The image below shows a generalised Newton Raphson fractal constructed from the polynomial z3 − 2.55z2 − 1, Beneath it are a set of controls that allow you to modify the equation and the drawing parameters and to set up animated sequences. See Explanation for more information about the fractal or Instructions for details of how the controls operate.

If you only want to solve polynomials, rather than draw pictures, visit the polynomials page.

Interactive Section

Equation: ,



This page allows you to explore the Generalised Newton Fractal for polynomials with real coefficients up to order 9. Patterns are generated by picking a starting point and iterating until it converges on a root or we reach the number of iterations. The potential starting points are combinations of a seed (Sx,Sy) and a constant I'm calling alpha (Ax, Ay), so for any polynomial we could construct a 4−dimensional pattern based on the 4 co-ordinates Sx x Sy x Ax x Ay. As we are limited to a 2−Dimensional screen we construct patterns planar slices by keeping two of these parameters constant and varying the other two.

Currently we have two modes, keeping the seed constant and varying alpha or keeping alpha constant and varying the seed. There are four other potential slices that could be obtained by varying one 'S' and one 'A' which I may add at a later date. I have implemented these options in the similar 4−D Mandelbrot explorer page.

For more information about the Newton Raphson fractal or to see some images generated with my earlier Python generator please visit My Original Newton Raphson page. The Python version was able to detect cycles (something I didn't include in the WebGL version) so the non-convergent regions show more structure. However the WebGL version appears to deal better with repeated roots.


The "Setup" buttons:

These select between the five configuration panels, only one of which can be visible at a time. Tick the boxes to expand the section(s) you are interested in:

The area allows you to choose where in a particular polynomial you would lile to explore. The first row contains two images:

  • Clicking the image on the left allows you to view the fractal created by choosing a specific value of alpha and varying the seed. Sx is horizontal, Sy is vertical.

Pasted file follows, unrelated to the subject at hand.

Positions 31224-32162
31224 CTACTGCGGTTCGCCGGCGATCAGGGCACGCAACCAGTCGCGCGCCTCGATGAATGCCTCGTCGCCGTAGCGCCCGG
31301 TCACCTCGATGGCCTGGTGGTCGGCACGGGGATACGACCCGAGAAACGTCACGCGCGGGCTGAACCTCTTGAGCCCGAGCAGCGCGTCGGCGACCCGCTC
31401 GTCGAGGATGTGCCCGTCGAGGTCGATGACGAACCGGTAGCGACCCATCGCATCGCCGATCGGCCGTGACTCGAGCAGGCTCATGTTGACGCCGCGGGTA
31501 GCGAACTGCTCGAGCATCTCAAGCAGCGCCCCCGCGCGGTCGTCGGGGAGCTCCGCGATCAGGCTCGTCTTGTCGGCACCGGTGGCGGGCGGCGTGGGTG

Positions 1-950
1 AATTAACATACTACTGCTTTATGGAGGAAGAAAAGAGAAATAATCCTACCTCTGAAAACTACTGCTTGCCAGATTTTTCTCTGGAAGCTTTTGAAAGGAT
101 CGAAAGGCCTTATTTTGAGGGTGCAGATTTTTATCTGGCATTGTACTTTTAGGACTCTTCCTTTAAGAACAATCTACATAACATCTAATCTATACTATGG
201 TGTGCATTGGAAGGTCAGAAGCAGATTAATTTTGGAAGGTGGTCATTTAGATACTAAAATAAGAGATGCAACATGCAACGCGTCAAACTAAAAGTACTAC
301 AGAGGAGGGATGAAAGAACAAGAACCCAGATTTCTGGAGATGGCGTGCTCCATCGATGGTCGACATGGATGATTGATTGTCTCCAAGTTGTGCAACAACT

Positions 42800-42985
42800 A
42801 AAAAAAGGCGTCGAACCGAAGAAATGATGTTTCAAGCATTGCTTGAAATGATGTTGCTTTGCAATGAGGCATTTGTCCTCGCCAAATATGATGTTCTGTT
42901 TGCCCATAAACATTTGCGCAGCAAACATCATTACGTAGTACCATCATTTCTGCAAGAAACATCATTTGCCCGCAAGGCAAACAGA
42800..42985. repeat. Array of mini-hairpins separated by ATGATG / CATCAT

• Clicking the image on the right allows you to view the image created by choosing a specific value of the seed and varying alpha. Αx is horizontal, Αy is vertical. The fractal only converges for ∣α−1∣ <1.

The second row allows you to vary the seed and α values. One of these will be "in-plane" and act like a pan, the other will be an "out-of-plane" change that will affect the shape of the fractal. The arrow move the attribute by the amount in the edit box in the direction indicated. The circle in the middle will restore the value to the start value (see animation).

The third row allows you to configure how zoomed in the image it, or the number of iterations that are used to construct it. The default value of 100 iterations is adequate for most well behaved equations but there are regions close to some of the non-convergent locations that require more effort. Some of the "examples" show regions like this.

The "Play" Buttons

∣≪ Return to the start
Fast rewind
< Step back one frame
Resume playing from the current position
> Forward one frame
Fast Forward
≫∣ Skip to the end


an image An image from the fractal generated by z3−2.51133z2−1. This is just on the well-behaved side of the transition from non-convergence to convergence. This unusual colouring in the centran region is caused by the small number of iterations (100) being unable to resolve the detail.
an image Another image close to the location of the previous one, this time though the number if iterations is 10,000 (and I've zoomed in a bit and changed the colour scheme). A lot more of the detail is filled in but there are still unresolved areas (at the centres of the spirals). You can make out the boundary of the Julia set like region, the transition from the non-convergent region to convergent seems to be very abrupt but it is difficult to see this with a finite number of iterations. You can use the animation controls above to narrow down on this.

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(c) John Whitehouse 2010 - 2021